Pascal's Wager does not warrant for a belief in god (Read Description)
Hello Everyone. Pascal's Wager is often a common argument from Christians based on a decision theory. It evaluates which is the best decision to take, to believe in god, or to not believe in him. It goes a little something like this:
If you believe that god exists, and you're right, you'll go to heavan.
If you believe that god exists, and you're wrong, you haven't lost anything.
But if you don't believe that god exists, and you're right, you haven't lost anything.
But if you don't believe that god exists, and you're wrong, then you'll go to hell.
The best bet is to believe in god.
Pascal's wager has many logical fallacies, and I will argue that Pacal's wager does NOT warrant for a belief in god.
Structure of the debate:
R4: More Rebuttals and Conclusions
Thank you for selecting this topic. I confess that I have done only nominal reading on this topic, primarily consisting of reviews of Pascal's Wager (Le Pari de Pascal, it is probably called in the original French) and a negative assessment through the rather famous atheist, Michael Martin, of Boston University. However, I do just happen to read and enjoy the French language so this particular debate will actually motivate me to read Pascal's wager in the original French which I have failed to do hitherto.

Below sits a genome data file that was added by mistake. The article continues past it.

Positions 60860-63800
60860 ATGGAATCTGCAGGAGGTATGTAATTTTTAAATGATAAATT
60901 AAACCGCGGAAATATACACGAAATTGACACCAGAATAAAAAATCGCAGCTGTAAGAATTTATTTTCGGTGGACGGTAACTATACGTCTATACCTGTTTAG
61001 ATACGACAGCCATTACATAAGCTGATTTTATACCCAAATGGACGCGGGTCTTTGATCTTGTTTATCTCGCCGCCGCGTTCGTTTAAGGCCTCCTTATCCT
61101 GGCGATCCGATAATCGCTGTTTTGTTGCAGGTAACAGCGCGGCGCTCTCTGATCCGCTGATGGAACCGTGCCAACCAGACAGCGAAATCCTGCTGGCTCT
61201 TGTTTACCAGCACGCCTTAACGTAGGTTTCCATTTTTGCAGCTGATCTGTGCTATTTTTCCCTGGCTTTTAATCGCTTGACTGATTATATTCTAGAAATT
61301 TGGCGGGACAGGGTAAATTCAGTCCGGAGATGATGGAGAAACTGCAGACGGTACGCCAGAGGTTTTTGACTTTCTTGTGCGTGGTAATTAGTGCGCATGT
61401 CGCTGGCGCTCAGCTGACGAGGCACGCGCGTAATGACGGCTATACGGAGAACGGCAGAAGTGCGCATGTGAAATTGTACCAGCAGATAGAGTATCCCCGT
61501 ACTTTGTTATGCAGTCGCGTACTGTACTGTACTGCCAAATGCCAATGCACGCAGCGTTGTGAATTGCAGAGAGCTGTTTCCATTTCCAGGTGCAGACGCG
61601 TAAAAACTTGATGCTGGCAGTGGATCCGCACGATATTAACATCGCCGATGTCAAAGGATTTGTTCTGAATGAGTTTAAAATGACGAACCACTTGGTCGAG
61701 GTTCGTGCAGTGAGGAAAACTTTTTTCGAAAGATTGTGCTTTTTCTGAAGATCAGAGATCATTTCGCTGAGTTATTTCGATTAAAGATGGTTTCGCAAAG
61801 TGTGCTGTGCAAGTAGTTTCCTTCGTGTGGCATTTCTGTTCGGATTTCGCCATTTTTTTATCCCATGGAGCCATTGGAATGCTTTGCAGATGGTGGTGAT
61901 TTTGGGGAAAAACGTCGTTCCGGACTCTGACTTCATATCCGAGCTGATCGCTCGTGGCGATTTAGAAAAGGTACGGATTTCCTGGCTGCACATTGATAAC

Also, I want to thank you personally, KingDebater369, for making this debate topic available for a lesser-experienced debater (on this site) to accept. I find that so many challenges have stipulations as to the debating experience of the interlocutors.
Alright. As to the argument itself, I believe that the context, at least the historical context of the argument, is betting. So, would it be rational to bet in a particular way, even if the odds were stacked against you? Alternatively, it is rational to bet when the odds are clearly in your favor? The latter seems to be fairly self-evident. But is it rational to bet in the former case? Some people might argue that they have intuitively rational basis upon which to argue the former case, even when oddsmakers are suggesting that it is not rational, or, at least, that they will not win the bet.
That is all quite interesting.
But let us approach the issue from a different angle. Let us approach the problem from the angle of betting against or for oneself. It does not seem rational to bet against oneself when one is highly confident of one's ability to accomplish a task. Let us say that my task is to drive to a local store, only a few block away from my residence. I know that I can get this done without entering into an automobile accident. And yet I bet against myself every time I take out a new automobile insurance police or renew an existing policy.